The ‘overhearing’ brings us to the last part: teacher engagement. While teachers do not script the search terms, they have to constantly moving around the room and prompting student thought. This is not a passive lesson. Some questions are easy “why do you think…?” “what would happen if…?” “how does this connect to what we talked about?” This is the opposite of a passive lesson; it is mentally exhausting to interact with each student and to transform their exciting search results into a tangible lesson connection. Talking to the students is easy; they are all eager to share their results, it is moving on to the next student that is challenging.


Is this a worthy use of class time? Not all my units have textbook readings, and not all the readings inspire students. Some in my area of certification feel letting students discover knowledge on their own is unprofessional and almost equal to blasphemy. This is the same mindset that would change Wikipedia to prove that they are correct, and that Wikipedia can not be trusted. (side note: I wonder what percentage of intentionally incorrect changes are made to Wikipedia articles by educators trying to make a point? I would less than celebrities/politician smear campaigns and more than bored pranksters.) Should everything I use to support my teaching – websites, apps, stories, articles, etc – be peer reviewed and approved? Expensive textbooks are approved, but not always correct, especially ones as old as my students. I believe that there is value in allowing students to Google some of their own supplemental resources instead of relying solely on teacher pre-approved ones. Now is the time to learn good search skills while they have a teacher as a guide. How will district policy adapt to the rapidly changing education resource landscape? Will they trust teachers to do what is best for student learning? We shall see.

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Oh yeah! Canada

In January, I blogged/lamented that students had lost their gratitude for learning (if this sounds strange, you have to read about the situation to understand). The awesome news: Simplified Map of CanadaCanada has brought back the ‘Thank You.’ This unit has fallen into place perfectly. For the first time all year I feel like our PLC is contributing with equal enthusiasm. The test aligns smoothly with the learning (or vice versa). Students and teachers enjoy the daily lessons. The modified content has challenged and included students to the perfect extent. This unit is enriched by a relatable unit essential question. “How does WHERE you live influence HOW you live?” The students could provide factual answers before we began (I have evidence of this since I asked), but the quality and detail of the responses increased as we moved through the lessons.  I am reflecting on many of the activities we accomplished this year in class for the Canada Unit so the success can (hopefully) be duplicated next year.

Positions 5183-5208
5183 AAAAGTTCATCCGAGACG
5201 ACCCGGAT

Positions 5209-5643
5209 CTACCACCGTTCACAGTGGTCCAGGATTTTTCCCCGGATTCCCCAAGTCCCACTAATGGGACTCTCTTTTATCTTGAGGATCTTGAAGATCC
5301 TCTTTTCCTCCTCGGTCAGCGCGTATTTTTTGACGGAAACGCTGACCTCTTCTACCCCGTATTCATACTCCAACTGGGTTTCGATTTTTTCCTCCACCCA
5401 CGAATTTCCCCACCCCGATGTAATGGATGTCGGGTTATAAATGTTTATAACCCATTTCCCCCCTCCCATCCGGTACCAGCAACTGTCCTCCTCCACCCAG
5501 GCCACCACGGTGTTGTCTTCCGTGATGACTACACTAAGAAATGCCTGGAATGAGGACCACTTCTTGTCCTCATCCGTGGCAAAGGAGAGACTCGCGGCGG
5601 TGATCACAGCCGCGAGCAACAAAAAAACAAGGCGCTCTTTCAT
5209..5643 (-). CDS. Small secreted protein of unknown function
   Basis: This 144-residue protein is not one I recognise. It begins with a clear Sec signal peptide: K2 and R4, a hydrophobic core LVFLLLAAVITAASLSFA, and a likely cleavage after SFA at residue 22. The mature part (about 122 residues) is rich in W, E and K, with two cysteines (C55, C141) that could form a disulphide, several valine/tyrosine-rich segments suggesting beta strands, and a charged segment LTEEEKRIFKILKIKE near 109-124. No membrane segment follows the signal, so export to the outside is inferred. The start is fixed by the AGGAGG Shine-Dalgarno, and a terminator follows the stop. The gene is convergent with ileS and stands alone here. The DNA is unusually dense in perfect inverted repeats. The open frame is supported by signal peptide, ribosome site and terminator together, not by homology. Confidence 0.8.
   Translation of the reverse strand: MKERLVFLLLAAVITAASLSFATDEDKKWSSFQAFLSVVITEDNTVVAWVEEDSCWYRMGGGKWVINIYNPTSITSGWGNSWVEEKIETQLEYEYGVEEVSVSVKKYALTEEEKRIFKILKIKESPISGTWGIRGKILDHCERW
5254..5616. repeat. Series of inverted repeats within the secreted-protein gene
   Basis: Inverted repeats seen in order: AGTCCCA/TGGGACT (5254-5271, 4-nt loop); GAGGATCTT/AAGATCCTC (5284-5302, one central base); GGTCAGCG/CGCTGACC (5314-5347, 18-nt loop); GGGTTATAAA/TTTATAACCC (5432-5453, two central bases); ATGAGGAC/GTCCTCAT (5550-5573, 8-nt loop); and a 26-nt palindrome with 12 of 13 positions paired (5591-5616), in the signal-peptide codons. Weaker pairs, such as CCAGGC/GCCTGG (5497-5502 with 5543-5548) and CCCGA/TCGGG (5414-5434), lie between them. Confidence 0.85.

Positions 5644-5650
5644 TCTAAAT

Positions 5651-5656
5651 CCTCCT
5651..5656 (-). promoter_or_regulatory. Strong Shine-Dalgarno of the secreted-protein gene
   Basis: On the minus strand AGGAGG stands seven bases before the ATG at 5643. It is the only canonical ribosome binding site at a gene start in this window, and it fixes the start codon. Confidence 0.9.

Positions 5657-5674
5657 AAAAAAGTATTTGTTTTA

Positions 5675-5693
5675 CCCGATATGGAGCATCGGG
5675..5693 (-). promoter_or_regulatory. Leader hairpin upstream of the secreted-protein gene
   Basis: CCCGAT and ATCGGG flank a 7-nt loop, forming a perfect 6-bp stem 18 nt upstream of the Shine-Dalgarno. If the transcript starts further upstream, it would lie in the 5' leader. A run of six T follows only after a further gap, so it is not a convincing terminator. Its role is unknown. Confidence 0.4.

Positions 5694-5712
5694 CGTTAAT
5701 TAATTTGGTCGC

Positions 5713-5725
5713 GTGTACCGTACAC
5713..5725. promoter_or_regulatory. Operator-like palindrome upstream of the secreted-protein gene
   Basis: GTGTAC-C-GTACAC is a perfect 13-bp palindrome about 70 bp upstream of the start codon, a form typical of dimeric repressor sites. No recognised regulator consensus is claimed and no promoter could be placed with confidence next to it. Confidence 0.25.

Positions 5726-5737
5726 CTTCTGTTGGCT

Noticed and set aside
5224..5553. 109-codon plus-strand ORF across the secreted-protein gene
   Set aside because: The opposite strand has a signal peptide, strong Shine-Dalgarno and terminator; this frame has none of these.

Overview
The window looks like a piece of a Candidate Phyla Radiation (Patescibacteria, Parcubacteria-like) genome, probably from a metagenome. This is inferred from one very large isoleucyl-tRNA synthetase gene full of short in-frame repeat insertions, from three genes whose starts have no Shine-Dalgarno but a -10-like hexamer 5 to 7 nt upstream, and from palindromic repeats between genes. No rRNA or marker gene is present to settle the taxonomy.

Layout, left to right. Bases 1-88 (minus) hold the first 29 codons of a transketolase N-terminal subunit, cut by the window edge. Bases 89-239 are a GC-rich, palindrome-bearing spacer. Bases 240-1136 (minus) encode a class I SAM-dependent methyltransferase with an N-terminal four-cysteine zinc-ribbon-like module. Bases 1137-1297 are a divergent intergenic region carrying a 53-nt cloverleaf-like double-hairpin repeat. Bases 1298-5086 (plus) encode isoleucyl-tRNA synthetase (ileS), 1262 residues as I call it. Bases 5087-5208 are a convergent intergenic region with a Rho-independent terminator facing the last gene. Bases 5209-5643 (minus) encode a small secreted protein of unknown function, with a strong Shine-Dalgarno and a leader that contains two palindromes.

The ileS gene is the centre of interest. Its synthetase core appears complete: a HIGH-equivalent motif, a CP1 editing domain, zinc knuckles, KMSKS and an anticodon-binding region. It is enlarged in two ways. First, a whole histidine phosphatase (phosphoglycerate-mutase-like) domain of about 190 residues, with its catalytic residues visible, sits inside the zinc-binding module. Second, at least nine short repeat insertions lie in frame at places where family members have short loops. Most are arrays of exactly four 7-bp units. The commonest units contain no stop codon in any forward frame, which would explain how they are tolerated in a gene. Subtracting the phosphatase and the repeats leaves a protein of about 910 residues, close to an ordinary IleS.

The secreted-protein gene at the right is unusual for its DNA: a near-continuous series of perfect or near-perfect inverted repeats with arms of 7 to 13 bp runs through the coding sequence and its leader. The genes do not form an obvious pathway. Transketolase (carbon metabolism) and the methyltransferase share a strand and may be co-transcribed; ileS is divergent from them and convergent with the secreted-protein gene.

A big shift was the emphasis on Canadian culture. As a PLC we created a massive annotated list of links and resources for cultural tidbits on a variety of topics. YouTube was my best friend for an entire weekend as I searched relentlessly for the perfect video clips, and in the process watched what felt like a hundred, three minute videos. There were some treasure troves with multiple videos, like the background stories from the 2010 Vancouver Olympics or CANADA Explore | Explorez or Statistics Canada. General news segments were useful for concise, visually appealing reports on topics like immigration, changes in citizenship laws, and environmental issues. There were so many great choices; it is a shame that some districts block YouTube. Screen Shot 2015-03-19 at 3.03.32 PMTwo non-video resources for Canadian history/cultural elements were Canadian Geographic and Canada’s History for Kids. The second source had a section called ‘History Gets Graphic‘ which are short graphic novels detailing parts of Canadian history. 

Another way I presented visuals was by layering elements with Thinglink. This is a tool I had not used much, but after the success with the GeoTerms and the Cool Buildings of Canada, I will find additional ways to utilize it in the future. The only disadvantage is the lack of display on an iOS device. Since I have a BYOT/iPad Mini mixed classroom, students could only view the information from my laptop in small groups.